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When Nathalie Pham was growing up, her parents were “pretty silent” about the realities of anti-Asian racism — despite its undeniable presence in their lives. Her father faced so much harassment over his Vietnamese name ‘Dung’ at work that he wanted to change it. Still, she recalls that the reigning code was “just to kind of keep your head down, with a heavy emphasis on assimilation.”
So, a few decades later, Pham has found herself in personally uncharted territory: how to discuss being Asian in America with her 3-year-old son.
Pham isn't alone in this experience. For many Asian Americans parents, especially those who are children of immigrants, the prevailing advice throughout their lives has been to shoulder through racism stoically. Many cite the “Model Minority Myth” — the idea that, rather than being affected by racism like normal human beings, Asians should simply triumph over it through hard work.
But in the wake of the nationwide reckoning that followed the death of George Floyd, along with the spike in anti-Asian hate crimes over the past year, many families are starting to resist long-standing cultures of silence and have honest conversations about racism for the first time. There's even a new organization called the Parenting Asian America Project that is sharing resources about how to raise safe, socially conscious Asian American kids.
Several parents across the country opened up with TODAY Parents about their experiences with these challenging but important conversations.
Testing the conversational waters
Depending on a child’s age, discussions about racism might require an explanation of what race, ethnicity and culture even are in the first place.
While it may have intensified this year, anti-Asian violence — both physical and ideological — has affected Asian Americans throughout history, from the Chinese Exclusion Act of 1882 to the rise in Islamophobia after 9/11.
“There are so many examples of institutionalized racism,” said Joanna Ho, author of the children’s book “Eyes That Kiss in the Corners.” “There’s no way you can shield (kids) from the water that we swim in.”
With her own 4- and 6-year-olds — who are both half Chinese — Ho has been highly intentional about the media she’s introduced them to ever since they were born. Her own career as an author revolves around telling stories of self-love for Asian kids.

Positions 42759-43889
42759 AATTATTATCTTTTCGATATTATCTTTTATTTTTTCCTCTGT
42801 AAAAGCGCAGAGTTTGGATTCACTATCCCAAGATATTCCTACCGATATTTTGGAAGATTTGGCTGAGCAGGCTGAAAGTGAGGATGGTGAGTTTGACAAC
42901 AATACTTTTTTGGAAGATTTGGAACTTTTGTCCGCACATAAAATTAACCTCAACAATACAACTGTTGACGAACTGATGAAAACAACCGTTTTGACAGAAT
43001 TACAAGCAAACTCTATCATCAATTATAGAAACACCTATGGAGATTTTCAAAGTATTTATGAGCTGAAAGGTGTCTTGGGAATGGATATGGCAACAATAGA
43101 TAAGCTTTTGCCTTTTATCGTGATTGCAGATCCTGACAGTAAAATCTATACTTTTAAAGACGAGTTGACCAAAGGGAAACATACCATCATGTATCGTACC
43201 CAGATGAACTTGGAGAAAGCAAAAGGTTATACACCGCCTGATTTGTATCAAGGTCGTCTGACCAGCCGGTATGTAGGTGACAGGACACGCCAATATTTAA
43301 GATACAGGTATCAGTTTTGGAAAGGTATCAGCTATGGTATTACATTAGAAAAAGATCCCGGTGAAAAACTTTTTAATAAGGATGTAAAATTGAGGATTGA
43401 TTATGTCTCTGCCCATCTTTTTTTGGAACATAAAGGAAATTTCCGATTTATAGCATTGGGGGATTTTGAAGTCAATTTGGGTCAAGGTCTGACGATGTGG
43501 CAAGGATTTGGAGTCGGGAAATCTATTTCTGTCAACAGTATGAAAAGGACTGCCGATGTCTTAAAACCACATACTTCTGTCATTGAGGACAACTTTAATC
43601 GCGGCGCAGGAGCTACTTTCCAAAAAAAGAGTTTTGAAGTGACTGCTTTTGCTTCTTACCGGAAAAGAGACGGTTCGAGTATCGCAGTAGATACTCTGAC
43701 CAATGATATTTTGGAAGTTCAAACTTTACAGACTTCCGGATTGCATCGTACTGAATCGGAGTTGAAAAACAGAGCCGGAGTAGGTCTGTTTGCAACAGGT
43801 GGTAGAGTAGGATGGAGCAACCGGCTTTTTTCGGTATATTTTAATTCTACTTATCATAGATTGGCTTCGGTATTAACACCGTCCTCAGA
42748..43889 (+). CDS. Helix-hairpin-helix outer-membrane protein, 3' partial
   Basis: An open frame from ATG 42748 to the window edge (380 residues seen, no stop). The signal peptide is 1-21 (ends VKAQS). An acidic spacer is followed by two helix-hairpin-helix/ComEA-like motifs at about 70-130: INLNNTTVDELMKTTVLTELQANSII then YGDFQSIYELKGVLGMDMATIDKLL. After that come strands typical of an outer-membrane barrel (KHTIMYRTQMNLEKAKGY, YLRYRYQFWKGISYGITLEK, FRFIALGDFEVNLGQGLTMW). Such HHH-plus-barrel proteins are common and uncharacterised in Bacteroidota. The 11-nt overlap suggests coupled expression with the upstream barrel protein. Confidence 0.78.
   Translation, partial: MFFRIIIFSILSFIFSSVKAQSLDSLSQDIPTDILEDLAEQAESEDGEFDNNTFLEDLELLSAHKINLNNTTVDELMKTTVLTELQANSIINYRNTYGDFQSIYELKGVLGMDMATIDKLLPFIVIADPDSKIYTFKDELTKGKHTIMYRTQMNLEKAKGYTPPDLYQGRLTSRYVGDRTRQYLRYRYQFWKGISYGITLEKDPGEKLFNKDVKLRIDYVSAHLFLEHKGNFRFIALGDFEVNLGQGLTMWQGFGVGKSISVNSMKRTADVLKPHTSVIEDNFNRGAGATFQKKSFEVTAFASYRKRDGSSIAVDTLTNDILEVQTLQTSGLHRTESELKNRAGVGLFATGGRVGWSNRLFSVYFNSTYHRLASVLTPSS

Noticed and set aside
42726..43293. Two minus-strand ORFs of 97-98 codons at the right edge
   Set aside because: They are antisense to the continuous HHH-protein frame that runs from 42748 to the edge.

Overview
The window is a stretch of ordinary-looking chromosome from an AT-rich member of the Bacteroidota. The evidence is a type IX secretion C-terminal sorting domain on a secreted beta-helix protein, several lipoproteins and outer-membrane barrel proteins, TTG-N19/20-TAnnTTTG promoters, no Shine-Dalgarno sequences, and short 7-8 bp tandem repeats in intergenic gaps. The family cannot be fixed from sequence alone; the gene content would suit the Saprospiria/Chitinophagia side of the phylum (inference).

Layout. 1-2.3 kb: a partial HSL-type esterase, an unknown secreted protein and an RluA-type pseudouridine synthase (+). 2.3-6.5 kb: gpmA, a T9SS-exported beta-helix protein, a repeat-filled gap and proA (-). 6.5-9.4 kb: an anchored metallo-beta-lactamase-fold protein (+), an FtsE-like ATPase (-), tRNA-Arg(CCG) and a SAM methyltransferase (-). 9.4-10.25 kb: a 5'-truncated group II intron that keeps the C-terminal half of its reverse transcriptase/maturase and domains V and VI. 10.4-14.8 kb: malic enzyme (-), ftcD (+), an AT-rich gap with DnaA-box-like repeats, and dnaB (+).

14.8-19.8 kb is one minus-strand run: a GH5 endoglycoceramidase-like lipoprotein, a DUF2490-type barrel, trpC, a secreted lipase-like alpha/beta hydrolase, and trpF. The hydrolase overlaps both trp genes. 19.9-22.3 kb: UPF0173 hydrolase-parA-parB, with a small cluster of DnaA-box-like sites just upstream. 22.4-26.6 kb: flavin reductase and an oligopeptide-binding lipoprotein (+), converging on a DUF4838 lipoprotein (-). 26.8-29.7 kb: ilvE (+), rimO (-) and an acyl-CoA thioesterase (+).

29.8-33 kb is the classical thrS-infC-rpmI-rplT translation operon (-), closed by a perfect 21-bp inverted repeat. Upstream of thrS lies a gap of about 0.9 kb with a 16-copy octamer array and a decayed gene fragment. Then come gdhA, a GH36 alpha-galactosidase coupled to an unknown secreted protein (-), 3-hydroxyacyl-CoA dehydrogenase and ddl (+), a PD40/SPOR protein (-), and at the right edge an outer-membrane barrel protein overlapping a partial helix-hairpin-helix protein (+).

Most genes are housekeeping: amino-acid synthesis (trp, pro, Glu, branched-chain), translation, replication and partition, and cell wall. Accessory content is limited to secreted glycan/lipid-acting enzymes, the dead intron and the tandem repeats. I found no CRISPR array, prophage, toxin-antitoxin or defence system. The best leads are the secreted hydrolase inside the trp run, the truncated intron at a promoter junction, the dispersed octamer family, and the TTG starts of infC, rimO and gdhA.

Pham, too, began discussing racism with her son Lucas prior to the attacks on Asian elders. During the summer of 2020, his day care was located in downtown Sacramento, where protests for Black Lives Matter frequently took place. Despite the peacefulness of the demonstrations, Pham said, the day care sometimes ended early due to the number of people and police around.
“We’ve had to explain some of the situations to him, just because he's not sure why we're (at school) early,” said Pham, a toxicologist. “So it actually gave us a lot of space and time to kind of share with him what was going on.”
For some with older children, the explaining began even earlier. Eun Kim, a former writer for TODAY based in the Washington, D.C., area, recalled explaining the shooting of 17-year-old Trayvon Martin to her two now-teenaged, half-Korean sons — and imploring them to consider what they’d do in a situation where one of their Black friends was endangered by the police.
“In my family, we stressed the idea that it’s not just about Asians,” Kim said. “It’s about anybody who may be perceived as different.”
How parents have approached the talks
Discussions of racism — and anti-Asian racism in particular — look different for different families. Stephen Chan is the father of a 4-year-old daughter and 2-year-old son, both full Chinese. While he and his husband believe that their kids are too young to learn about racial biases just yet, they want to lay a strong foundation for when they broach the topic later.
To do so, the couple is focusing on cultivating a pride for Chinese heritage. In addition to traditions like eating mooncakes and celebrating Lunar New Year, they’ve relied heavily on books — especially books that illuminate cultural holidays and feature protagonists that Chinese children can see themselves in — as well as family history.
“It’s grounding our kids in a cultural context — and in an understanding that they have those assets, that they have that cultural wealth,” Chan, vice president of the Boston Foundation, told TODAY. “We're talking about how we think about valuing other people — valuing your own cultural grounding — so that inevitably, when you do notice, ‘Hey, you’re different,’ it's grounded in something really positive.”